Integrated Pain Management


In simple terms…

a cluster headaches is referred to as a no-specific symptom. This means that there are many causes behind a headache including and not limited to dental or sinus issues, head injury, common cold, viral infection, medication side effects, stress, sleep deprivation, fatigue and even a fast ingestion of a really cold beverage or food among many others.

cluster headaches

Bouts of frequent attacks, known as cluster periods, can last from weeks to months, usually followed by remission periods when the headaches stop. During remission, no headaches occur for months and sometimes even years.

Fortunately, cluster headache is rare and not life-threatening. Treatments can make cluster headache attacks shorter and less severe. In addition, medications can reduce the number of cluster headaches you have.

Common Signs and Symptoms

A cluster headache strikes quickly, usually without warning, although you might first have migraine-like nausea and aura. Common signs and symptoms during a headache include:

  • > Excruciating pain that is generally situated in, behind or around one eye, but may radiate to other areas of your face, head and neck

  • > One-sided pain

  • > Restlessness

  • > Excessive tearing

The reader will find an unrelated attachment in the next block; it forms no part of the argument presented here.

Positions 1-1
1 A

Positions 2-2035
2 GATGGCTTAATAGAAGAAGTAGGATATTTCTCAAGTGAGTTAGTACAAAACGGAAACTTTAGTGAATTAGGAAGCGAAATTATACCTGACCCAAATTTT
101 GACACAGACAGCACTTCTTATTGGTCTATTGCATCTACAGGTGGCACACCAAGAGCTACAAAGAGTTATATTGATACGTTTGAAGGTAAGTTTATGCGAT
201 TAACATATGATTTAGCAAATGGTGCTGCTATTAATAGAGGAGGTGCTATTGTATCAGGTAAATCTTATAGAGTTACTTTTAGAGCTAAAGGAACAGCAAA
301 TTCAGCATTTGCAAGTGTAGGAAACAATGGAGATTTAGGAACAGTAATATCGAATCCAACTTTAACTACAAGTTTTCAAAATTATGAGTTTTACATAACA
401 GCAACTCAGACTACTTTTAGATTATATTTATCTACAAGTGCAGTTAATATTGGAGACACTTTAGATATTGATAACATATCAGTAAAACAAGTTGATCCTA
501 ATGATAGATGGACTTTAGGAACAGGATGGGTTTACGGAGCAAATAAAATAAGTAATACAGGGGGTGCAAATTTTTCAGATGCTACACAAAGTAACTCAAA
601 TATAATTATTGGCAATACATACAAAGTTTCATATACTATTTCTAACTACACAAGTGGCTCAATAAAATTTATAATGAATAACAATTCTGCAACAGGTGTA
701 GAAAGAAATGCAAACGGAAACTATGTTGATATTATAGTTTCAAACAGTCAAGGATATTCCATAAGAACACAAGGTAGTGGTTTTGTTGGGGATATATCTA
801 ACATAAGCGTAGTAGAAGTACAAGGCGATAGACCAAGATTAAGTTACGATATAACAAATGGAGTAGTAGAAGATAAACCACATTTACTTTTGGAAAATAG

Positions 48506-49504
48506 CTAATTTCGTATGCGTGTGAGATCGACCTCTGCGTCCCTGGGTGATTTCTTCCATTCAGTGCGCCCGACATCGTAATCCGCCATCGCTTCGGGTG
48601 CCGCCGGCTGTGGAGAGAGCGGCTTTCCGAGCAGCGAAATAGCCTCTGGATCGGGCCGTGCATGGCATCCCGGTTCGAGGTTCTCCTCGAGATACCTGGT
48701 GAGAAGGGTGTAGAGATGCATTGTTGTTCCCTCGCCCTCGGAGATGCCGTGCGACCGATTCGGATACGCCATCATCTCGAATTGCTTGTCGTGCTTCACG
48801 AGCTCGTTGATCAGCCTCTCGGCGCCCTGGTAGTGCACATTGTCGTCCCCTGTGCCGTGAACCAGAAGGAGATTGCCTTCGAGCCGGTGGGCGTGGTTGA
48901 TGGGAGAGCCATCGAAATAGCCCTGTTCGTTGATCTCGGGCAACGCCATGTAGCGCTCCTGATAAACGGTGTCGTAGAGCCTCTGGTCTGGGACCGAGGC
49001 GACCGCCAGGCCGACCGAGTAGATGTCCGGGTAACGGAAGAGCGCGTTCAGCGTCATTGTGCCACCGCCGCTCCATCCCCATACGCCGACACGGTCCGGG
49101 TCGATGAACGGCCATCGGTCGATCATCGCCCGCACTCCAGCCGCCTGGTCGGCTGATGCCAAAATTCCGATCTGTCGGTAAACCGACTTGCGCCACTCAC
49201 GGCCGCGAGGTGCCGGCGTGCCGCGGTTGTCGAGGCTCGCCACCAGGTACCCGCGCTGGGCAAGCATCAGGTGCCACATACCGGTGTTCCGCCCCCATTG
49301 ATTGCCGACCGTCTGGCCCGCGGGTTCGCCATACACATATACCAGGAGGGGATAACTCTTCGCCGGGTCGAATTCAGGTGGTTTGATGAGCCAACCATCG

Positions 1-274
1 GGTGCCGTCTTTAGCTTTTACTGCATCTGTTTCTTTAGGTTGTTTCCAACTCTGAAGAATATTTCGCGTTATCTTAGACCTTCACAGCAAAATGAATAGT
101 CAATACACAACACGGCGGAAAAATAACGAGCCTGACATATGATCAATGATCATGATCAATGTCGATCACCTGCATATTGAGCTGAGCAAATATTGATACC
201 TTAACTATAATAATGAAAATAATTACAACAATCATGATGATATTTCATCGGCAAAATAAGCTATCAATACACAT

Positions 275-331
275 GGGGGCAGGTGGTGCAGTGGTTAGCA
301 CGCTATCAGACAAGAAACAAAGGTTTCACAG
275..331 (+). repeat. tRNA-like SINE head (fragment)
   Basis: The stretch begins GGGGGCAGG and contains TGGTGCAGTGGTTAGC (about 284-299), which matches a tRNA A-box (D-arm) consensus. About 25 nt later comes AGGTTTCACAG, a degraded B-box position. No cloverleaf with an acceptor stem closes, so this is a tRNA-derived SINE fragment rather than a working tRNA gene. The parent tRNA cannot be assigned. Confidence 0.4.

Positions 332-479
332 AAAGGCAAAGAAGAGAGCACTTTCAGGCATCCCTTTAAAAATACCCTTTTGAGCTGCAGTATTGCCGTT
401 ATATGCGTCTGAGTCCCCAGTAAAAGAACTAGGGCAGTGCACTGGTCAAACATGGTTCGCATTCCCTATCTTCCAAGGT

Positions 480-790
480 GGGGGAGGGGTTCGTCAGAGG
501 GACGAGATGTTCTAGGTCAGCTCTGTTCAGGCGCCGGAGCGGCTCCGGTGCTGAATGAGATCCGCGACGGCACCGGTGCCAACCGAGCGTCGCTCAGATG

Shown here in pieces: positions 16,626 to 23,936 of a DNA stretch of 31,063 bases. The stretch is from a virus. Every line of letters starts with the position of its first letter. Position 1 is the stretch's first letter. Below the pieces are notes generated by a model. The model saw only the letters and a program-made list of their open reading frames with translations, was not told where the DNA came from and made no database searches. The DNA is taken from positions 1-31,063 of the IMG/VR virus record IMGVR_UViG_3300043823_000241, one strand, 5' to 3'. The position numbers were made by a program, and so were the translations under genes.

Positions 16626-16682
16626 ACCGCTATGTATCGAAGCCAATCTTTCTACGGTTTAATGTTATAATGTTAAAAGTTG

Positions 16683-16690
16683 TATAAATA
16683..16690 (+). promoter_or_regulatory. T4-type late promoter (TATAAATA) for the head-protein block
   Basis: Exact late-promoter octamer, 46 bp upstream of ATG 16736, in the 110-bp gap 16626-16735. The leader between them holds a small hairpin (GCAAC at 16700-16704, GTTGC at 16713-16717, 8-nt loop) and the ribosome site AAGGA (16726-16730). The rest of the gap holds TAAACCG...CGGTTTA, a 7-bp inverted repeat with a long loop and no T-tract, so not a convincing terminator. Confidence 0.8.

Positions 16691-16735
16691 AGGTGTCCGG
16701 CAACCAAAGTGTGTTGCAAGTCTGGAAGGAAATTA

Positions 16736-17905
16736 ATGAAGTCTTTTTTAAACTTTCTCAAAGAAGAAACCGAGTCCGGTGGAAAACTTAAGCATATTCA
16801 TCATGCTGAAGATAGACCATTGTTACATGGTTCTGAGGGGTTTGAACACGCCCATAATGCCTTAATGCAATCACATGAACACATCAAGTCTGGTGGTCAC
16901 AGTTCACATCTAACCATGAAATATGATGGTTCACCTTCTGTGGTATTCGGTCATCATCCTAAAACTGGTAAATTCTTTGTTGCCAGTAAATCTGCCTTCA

• > Redness of your eye on the affected side

  • > Stuffy or runny nose on the affected side

  • > Forehead or facial sweating on the affected side

  • > Pale skin (pallor) or flushing on your face

  • > Swelling around your eye on the affected side

  • > Drooping eyelid on the affected side

People with cluster headache, unlike those with migraine, are likely to pace or sit and rock back and forth.

Some migraine-like symptoms — including sensitivity to light and sound — can occur with a cluster headache, though usually on one side.



Preventive migraine treatment can include nutritional supplements, lifestyle changes, medications and surgery. Experts recommend prevention in people with headaches occurring more than 2 days in a week, have severe uncontrollable attacks or cannot tolerate acute attack medication.


The preventive medications for migraines are only considered effective if they decrease the severity and reduce the frequency of the attacks by 50% or more. Some of the medications that are used include propranolol, metoprolol, topiramate, divalproex/sodium valproate and timolol. Frovatriptan has been found to be effective in the prevention of menstrual migraine.

Tx360 is another solution, a migraine treatment device, it has help sufferers almost 90% of the time.


Alternative therapy

Acupuncture has been found to be equally effective but with less side effects as compared to preventive medication. Stress reduction techniques such as biofeedback, relaxation and cognitive behavior therapy have been found to be effective. Of all the alternative medicines used in dealing with migraines, butterbur has the best evidence for use.


For people who do not show any improvement with medication surgery is recommended. This is the decompression of some nerves located around the neck and the head.


Management of migraine is through three aspects: pharmacological prevention, acute symptomatic control, and trigger avoidance. While medication is effective in early attack stages, an over use may cause ‘medication overuse headache’ leading to more severity and increased frequency. This is why it is recommended that any person with migraines or recurrent headaches seeks proper medical attention.